find the lim as x approaches positive and negative infinity

(3x^3 - x +1) / (x + 3)

can you explain the answer

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- Sep 29th 2012, 07:04 AMubhuttoNeed LImit help!!!!!!!!!!
find the lim as x approaches positive and negative infinity

(3x^3 - x +1) / (x + 3)

can you explain the answer - Sep 29th 2012, 07:07 AMProve ItRe: Need LImit help!!!!!!!!!!
Start by dividing the top and bottom by x, to give

$\displaystyle \displaystyle \begin{align*} \frac{3x^2 - 1 + \frac{1}{x}}{1 + \frac{3}{x}} \end{align*}$

Then as you approach $\displaystyle \displaystyle \begin{align*} \infty \end{align*}$ the top goes to $\displaystyle \displaystyle \begin{align*} \infty \end{align*}$ and the bottom goes to 1, so the limit is $\displaystyle \displaystyle \begin{align*} \infty \end{align*}$.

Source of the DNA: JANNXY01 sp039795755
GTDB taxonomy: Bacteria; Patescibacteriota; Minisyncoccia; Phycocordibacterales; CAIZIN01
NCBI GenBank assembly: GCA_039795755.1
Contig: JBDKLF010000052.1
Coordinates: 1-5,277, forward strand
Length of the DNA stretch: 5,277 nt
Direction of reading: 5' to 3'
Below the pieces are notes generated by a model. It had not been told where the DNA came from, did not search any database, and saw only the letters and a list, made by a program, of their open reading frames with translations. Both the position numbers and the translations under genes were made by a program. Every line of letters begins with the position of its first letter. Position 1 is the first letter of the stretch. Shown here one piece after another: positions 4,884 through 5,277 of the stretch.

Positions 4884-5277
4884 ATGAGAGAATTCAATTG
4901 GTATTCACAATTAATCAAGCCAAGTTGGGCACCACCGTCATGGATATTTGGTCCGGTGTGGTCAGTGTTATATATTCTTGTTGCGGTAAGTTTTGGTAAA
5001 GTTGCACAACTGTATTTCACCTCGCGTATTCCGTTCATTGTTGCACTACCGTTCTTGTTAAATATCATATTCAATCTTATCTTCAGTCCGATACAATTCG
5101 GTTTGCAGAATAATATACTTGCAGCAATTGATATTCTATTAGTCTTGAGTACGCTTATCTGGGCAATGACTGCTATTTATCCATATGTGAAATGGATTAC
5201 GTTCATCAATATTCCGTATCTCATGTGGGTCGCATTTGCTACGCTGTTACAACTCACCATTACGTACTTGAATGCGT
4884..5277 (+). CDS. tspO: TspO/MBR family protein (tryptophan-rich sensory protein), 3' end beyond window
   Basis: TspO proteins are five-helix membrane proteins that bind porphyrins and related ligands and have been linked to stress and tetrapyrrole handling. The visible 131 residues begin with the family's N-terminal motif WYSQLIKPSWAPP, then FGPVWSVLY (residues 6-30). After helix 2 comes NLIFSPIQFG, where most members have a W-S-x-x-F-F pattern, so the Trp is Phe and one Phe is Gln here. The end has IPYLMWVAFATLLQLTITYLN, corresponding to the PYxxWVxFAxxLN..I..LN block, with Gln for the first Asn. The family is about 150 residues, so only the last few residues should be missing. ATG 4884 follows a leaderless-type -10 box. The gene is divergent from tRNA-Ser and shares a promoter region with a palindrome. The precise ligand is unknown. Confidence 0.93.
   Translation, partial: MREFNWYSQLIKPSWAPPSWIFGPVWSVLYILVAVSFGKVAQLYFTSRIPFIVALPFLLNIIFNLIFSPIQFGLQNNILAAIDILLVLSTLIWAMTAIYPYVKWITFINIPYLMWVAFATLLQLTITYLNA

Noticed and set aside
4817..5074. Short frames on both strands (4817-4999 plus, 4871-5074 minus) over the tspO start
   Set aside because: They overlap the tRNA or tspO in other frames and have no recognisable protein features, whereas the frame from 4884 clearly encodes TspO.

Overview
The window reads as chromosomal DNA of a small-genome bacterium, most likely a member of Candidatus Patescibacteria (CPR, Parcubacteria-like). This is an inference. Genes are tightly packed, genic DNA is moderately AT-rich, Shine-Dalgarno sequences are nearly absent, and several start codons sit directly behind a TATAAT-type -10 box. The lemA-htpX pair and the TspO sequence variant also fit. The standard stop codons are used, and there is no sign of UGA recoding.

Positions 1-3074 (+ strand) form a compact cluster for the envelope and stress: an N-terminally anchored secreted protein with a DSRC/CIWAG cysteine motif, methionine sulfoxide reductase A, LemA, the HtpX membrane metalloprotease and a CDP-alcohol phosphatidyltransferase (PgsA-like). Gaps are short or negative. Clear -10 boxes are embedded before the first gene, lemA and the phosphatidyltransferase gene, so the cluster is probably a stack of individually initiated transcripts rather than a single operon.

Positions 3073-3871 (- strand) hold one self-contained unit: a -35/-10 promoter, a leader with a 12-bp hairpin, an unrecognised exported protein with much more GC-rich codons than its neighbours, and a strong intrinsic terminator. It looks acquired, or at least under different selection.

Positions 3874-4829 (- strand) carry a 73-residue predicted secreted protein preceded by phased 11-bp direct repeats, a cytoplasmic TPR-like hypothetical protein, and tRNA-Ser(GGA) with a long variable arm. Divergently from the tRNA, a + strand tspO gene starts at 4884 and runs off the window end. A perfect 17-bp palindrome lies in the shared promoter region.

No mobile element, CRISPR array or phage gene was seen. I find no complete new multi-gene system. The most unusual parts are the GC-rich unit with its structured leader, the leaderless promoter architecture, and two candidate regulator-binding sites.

Try evaluating the limit as you approach $\displaystyle \displaystyle \begin{align*} -\infty \end{align*}$... - Sep 29th 2012, 07:11 AMubhuttoRe: Need LImit help!!!!!!!!!!
thanks

can you also show me how to get the horizontal asymptote of the graph - Sep 29th 2012, 11:23 AMHallsofIvyRe: Need LImit help!!!!!!!!!!
Another way to do this to go ahead and divide: $\displaystyle \frac{3x^3- x+ 1}{x+1}= 3x^2- 3x+ 2- \frac{1}{x+1}$. As x goes to either + or - infinity, that last fraction goes to 0 so you only need to consider what happens to $\displaystyle 3x^2- 3x+ 2$ determines the limit.

If you know what a "horizontal asymptote" is, you should realize that knowing the limit tells you everything you need to know about the horizontal asymptotes.